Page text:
You figure gain or loss on a sale or trade of property by comparing the amount you realize with the adjusted basis of the property. taxmap/pubs/p550-022.htm#en_us_publink100010427
If the amount you realize from a sale or trade is more than the adjusted basis of the property you transfer, the difference is a gain. taxmap/pubs/p550-022.htm#en_us_publink100010428
If the adjusted basis of the property you transfer is more than the amount you realize, the difference is a loss. taxmap/pubs/p550-022.htm#en_us_publink100010429
The amount you realize from a sale or trade of property is everything you receive for the property. This includes the money you receive plus the fair market value of any property or services you receive.
If you finance the buyer's purchase of your property and the debt instrument does not provide for adequate stated interest, the unstated interest that you must report as ordinary income will reduce the amount realized from the sale. For more information, see Publication 537.
If a buyer of property issues a debt instrument to the seller of the property, the amount realized is determined by reference to the issue price of the debt instrument, which may or may not be the fair market value of the debt instrument. See Regulations section 1.1001-1(g). However, if the debt instrument was previously issued by a third party (one not part of the sale transaction), the fair market value of the debt instrument is used to determine the amount realized.taxmap/pubs/p550-022.htm#en_us_publink100010430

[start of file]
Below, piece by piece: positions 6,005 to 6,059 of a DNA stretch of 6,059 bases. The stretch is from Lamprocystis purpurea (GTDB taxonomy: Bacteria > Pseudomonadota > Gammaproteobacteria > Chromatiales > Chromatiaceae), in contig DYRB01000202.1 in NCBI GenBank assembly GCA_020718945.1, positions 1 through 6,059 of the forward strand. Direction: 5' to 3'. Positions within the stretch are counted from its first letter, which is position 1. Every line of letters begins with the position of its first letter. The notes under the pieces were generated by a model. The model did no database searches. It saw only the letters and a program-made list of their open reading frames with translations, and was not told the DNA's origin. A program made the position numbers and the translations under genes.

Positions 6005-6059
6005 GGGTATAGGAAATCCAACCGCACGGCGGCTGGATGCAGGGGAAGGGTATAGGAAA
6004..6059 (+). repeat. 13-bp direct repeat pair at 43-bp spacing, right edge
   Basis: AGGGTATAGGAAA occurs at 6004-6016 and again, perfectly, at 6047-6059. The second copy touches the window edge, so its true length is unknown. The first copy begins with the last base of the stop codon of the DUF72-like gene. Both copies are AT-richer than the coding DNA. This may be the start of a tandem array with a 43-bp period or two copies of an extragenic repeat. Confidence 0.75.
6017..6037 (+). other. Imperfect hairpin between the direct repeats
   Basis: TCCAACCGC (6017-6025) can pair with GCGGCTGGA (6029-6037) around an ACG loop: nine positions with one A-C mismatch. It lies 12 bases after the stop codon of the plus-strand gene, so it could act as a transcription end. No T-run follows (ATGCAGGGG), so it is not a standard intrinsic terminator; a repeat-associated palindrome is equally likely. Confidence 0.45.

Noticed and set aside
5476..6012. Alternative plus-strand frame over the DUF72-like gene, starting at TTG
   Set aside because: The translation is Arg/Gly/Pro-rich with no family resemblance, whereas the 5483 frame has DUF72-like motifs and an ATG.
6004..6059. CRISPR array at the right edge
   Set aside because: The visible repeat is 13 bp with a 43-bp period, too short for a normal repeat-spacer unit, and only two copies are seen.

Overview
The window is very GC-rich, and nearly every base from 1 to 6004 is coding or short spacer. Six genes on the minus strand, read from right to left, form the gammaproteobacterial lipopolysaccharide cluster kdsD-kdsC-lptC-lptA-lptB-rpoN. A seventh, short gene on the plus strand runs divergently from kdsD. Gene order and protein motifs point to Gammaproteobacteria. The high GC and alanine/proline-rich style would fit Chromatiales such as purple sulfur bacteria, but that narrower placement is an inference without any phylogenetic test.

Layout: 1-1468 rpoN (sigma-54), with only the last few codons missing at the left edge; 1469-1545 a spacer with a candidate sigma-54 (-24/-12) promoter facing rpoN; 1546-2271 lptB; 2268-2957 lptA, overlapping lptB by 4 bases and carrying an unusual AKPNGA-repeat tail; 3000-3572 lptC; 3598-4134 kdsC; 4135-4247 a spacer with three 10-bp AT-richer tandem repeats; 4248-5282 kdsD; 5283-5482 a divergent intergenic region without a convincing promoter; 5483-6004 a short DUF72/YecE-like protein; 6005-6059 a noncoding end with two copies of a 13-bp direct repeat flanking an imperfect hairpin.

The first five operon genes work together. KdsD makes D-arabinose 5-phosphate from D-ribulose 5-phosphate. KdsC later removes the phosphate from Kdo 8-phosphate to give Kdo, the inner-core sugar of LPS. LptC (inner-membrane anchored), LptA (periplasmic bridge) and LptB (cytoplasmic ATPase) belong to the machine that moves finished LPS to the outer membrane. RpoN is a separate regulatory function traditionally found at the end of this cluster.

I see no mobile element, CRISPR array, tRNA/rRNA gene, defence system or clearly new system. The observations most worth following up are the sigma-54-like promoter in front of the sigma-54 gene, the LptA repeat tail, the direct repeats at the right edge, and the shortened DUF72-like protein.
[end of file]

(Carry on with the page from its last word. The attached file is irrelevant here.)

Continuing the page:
Fair market value is the price at which property would change hands between a buyer and a seller, neither being forced to buy or sell and both having reasonable knowledge of all the relevant facts. taxmap/pubs/p550-022.htm#en_us_publink100010431
You trade A Company stock with an adjusted basis of $7,000 for B Company stock with a fair market value of $10,000, which is your amount realized. Your gain is $3,000 ($10,000 – $7,000). If you also receive a note for $6,000 that has an issue price of $6,000, your gain is $9,000 ($10,000 + $6,000 – $7,000).taxmap/pubs/p550-022.htm#en_us_publink100010432
A debt against the property, or against you, that is paid off as a part of the transaction or that is assumed by the buyer must be included in the amount realized. This is true even if neither you nor the buyer is personally liable for the debt. For example, if you sell or trade property that is subject to a nonrecourse loan, the amount you realize generally includes the full amount of the note assumed by the buyer even if the amount of the note is more than the fair market value of the property. taxmap/pubs/p550-022.htm#en_us_publink100010433
You sell stock that you had pledged as security for a bank loan of $8,000. Your basis in the stock is $6,000. The buyer pays off your bank loan and pays you $20,000 in cash. The amount realized is $28,000 ($20,000 + $8,000). Your gain is $22,000 ($28,000 – $6,000).taxmap/pubs/p550-022.htm#en_us_publink100010434
If you trade property and cash for other property, the amount you realize is the fair market value of the property you receive. Determine your gain or loss by subtracting the cash you pay and the adjusted basis of the property you trade in from the amount you realize. If the result is a positive number, it is a gain. If the result is a negative number, it is a loss.taxmap/pubs/p550-022.htm#en_us_publink100010435
You may have to use a basis for figuring gain that is different from the basis used for figuring loss. In this case, you may have neither a gain nor a loss. See No gain or loss
in the discussion on the basis of property you received as a gift under Basis Other Than Cost